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A famous black-and-white image from the early days of film shows actress Pearl White looking coyly to her side while three men – one standing beside a movie camera, the others closer to the ground behind the actress – are setting up a scene on a precarious cliff above a distant body of water. The now-iconic still is from White’s 1918 film serial The House of Hate, a nail-biting murder mystery that ended in suspenseful cliffhangers each week.
In fact, this is where the term ‘cliffhanger’ (as it refers to film) is believed to have been coined. Still, the setting is far from Hollywood. It’s northern New Jersey – just across the Hudson River from New York City – which for a brief but glorious time in the early 20th Century was the silent film capital of the world.
Fort - Lee - Today - Development - One-third
Walk around Fort Lee today and you’ll see that it’s brimming with modern development. With more than one-third of the borough’s population of Asian origin – and more than a third of that Korean – Fort Lee’s centre bustles with 24-hour eateries serving up everything from pork-bone hotpots to spicy soft tofu soup.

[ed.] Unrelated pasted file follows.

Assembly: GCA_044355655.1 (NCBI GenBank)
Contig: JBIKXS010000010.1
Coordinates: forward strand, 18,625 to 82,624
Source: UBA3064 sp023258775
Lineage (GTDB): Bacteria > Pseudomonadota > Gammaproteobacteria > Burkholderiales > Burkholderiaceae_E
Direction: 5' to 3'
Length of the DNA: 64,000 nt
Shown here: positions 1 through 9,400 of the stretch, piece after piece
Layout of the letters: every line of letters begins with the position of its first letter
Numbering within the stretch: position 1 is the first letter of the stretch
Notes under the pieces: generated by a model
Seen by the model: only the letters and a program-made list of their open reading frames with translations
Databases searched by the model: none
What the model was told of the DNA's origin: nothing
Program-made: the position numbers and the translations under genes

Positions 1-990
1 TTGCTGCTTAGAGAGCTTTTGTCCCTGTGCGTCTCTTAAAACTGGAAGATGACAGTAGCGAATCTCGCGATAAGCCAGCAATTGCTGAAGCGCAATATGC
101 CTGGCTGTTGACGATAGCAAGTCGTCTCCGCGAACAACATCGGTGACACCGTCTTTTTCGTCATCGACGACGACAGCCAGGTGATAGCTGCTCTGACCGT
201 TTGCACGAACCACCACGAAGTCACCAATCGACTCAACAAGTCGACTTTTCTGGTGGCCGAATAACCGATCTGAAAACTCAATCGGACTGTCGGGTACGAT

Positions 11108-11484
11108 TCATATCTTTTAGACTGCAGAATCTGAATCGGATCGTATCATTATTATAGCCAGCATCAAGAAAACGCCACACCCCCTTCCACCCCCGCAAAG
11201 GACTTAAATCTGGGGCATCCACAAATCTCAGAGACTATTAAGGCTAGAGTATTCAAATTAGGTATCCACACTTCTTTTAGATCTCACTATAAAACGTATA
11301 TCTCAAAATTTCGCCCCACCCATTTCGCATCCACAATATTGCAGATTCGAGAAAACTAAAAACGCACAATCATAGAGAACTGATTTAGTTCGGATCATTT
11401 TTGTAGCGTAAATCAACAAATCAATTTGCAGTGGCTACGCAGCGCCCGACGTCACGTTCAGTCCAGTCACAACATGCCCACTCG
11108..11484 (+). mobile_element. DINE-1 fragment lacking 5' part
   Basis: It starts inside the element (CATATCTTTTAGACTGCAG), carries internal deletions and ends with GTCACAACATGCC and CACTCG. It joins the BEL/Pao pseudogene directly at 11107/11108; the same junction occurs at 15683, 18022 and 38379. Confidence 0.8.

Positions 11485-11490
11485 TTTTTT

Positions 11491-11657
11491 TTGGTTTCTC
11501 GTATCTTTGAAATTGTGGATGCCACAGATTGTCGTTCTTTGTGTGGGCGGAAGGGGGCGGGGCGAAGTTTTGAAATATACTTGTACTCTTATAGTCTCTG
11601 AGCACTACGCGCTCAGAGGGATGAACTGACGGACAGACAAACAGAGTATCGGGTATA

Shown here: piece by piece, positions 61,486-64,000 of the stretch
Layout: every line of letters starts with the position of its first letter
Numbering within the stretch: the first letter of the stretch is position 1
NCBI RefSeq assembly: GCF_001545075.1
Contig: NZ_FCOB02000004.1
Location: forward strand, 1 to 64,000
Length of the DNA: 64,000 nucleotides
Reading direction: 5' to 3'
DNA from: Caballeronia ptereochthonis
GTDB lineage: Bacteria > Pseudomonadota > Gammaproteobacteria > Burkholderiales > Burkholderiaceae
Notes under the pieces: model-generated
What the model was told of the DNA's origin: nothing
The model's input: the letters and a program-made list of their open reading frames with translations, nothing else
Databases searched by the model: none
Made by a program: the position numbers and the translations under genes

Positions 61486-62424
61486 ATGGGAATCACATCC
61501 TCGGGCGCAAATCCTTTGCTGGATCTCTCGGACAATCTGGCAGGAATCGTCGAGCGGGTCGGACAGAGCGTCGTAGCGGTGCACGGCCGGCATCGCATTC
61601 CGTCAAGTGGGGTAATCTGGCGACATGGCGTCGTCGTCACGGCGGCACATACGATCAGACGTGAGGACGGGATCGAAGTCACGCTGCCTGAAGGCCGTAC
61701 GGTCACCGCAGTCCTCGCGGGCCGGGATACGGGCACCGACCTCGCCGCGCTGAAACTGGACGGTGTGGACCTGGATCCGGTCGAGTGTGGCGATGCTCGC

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Rises - Hudson - Manhattan - Traffic - Pours
Towering high rises face out across the Hudson toward upper Manhattan, and traffic pours into downtown from both levels of the double-decker George Washington Bridge. Though while film buffs might easily recognise the borough’s landmark bridge from films such as Woody Allen’s Broadway Danny Rose, Fort Lee’s role as the birthplace of the motion picture industry seemed to have been lost in the vaults for decades, and is only recently being rediscovered.
“Fort Lee’s movie history was one of those things that was always in the background growing up,” said Eric Nelsen, a historical interpreter for Palisades Interstate Park – the backdrop for White’s House of Hate...
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